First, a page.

Wells Fargo's chief information security officer Rich Baich has to be very strategic about the way he spends his budget in order to protect the bank from the endless stream of cyberattacks launched at it every day.
At the 2017 Borderless Cyber event in New York City, Baich went through the formula he uses to decide his cybersecurity risk strategy. Baich, who is the chair of the Financial Services Sector Coordination Council (FSSCC), also broke down the four categories of cyberthreats in order to help cybersecurity professionals understand how to deal with the overwhelming number of attacks.
The four types of threats
1. Cybercrime: This is the most prominent category today and the one that banks spend much of their resources fighting. A large portion of current cyberattacks are professional in nature, and profit-motivated—which is why banks are the favorite target. But as we've seen with retail hacks like TJX, cybercriminals have also figured out how to skim money off any business that handles transactions. Every organization needs to prioritize protecting those high-value processes from attackers.
2. Cyberespionage: This is the one that organizations with trade secrets and invaluable information have to worry about the most. So, pharmaceutical companies and government agencies like the NSA are the most at risk. Nevertheless, all organizations should triage their most sensitive data and put policies in place to guard against data leakage of those valuable targets.
3. Cybernuisance: This is where script-kiddies, web defacements, hacktivism, and even some DDoS attacks come into play. If you're in a company, industry, or field that is a target for activists wanting to make a statement then these attacks are obviously important to keep on your radar so that they don't embarrass your organization or turn into a PR nightmare. As we saw with the hack of emergency sirens in Dallas, making a statement is also starting to affect public safety as well.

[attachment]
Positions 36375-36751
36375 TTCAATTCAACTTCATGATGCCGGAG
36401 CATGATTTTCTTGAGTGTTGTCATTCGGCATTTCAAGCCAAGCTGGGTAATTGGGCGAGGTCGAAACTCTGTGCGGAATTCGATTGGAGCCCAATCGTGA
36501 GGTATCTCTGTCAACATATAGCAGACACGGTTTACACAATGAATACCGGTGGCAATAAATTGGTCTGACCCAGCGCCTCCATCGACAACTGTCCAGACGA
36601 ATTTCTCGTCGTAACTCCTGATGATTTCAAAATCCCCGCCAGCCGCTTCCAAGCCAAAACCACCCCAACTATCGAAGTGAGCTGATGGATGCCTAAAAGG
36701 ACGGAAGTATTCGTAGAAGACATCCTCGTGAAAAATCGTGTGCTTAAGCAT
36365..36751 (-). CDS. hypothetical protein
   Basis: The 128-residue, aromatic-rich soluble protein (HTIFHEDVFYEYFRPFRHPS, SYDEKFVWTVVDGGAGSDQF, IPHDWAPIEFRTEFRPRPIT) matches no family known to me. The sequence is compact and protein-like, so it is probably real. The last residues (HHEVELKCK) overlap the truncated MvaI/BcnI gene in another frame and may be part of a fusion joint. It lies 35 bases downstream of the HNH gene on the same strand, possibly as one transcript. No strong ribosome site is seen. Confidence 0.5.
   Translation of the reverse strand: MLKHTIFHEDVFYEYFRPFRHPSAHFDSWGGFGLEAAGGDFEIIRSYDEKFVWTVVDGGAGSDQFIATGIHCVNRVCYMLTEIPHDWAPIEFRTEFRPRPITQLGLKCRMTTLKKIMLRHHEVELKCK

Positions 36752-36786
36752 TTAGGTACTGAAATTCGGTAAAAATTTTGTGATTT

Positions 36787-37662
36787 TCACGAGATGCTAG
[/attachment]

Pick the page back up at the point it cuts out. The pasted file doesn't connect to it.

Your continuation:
4. Cyberwarfare: Nation states attacking private entities for commercial gain, competitive advantage, or national interest represents one of the newest and most sophisticated forms of cyberattacks. It's become enough of a problem that in 2015, US president Barack Obama and Chinese president Xi Jinping signed an agreement to de-escalate government hacking of private companies between the two countries. Nevertheless, "the Digital Pearl Harbor has already come and gone," said Baich. Cyberwarfare is happening and organizations of all sizes need to be prepared if they get caught in the crossfire.
The formula to combat threats
Throughout his career, Baich said he has used the following formula to decide how to deploy resources to the right things:
Risk = vulnerabilities x threat x asset value
Like other speakers at the Borderless Cyber conference, Baich encouraged the audience to think about cybersecurity as risk management—an approach TechRepublic has been writing about for over a decade.
In his talk "Defense at Machine Speed," security consultant Duncan Sparrell suggested that it's time for IT to start using mathematical models to analyze cybersecurity risk and set priorities.
Baich's formula is clearly a step—albeit a general one—in that direction.
The Trump administration
Unlike former AT&T CISO Ed Amoroso, who criticized the Trump administration's executive order on cybersecurity, Baich welcomed it.
"The most recent presidential executive order [on cybersecurity] did a nice job of driving home accountability," said Baich.
He added that the Trump administration has already put more energy into cybersecurity than the last three administrations combined. Tim McBride from the Department of Homeland Security—who joined the agency during the Obama administration—also spoke at the event and reported that the EO on cybersecurity has generally been very well received by business community.
Finally, Baich echoed two similar themes to Amoroso. He said that cybersecurity regulations need to be greatly simplified. "Can't we just get one framework to regulate to?" he said. (Amoroso recommended consolidating solely on the NIST framework).
And, Baich said one of the best things the US can do for the future of cybersecurity would be to expand and better promote the Cyber Corps. He pointed out that today's students can get a full scholarship to study cybersecurity, get internships at the intelligence agencies, and then have a job waiting for them when they graduate. It's a program that should be much more widely known, he said.
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Jason Hiner has nothing to disclose. He doesn't hold investments in the technology companies he covers.
Jason Hiner is Global Editor in Chief of TechRepublic and Global Long Form Editor of ZDNet. He's co-author of the book, Follow the Geeks.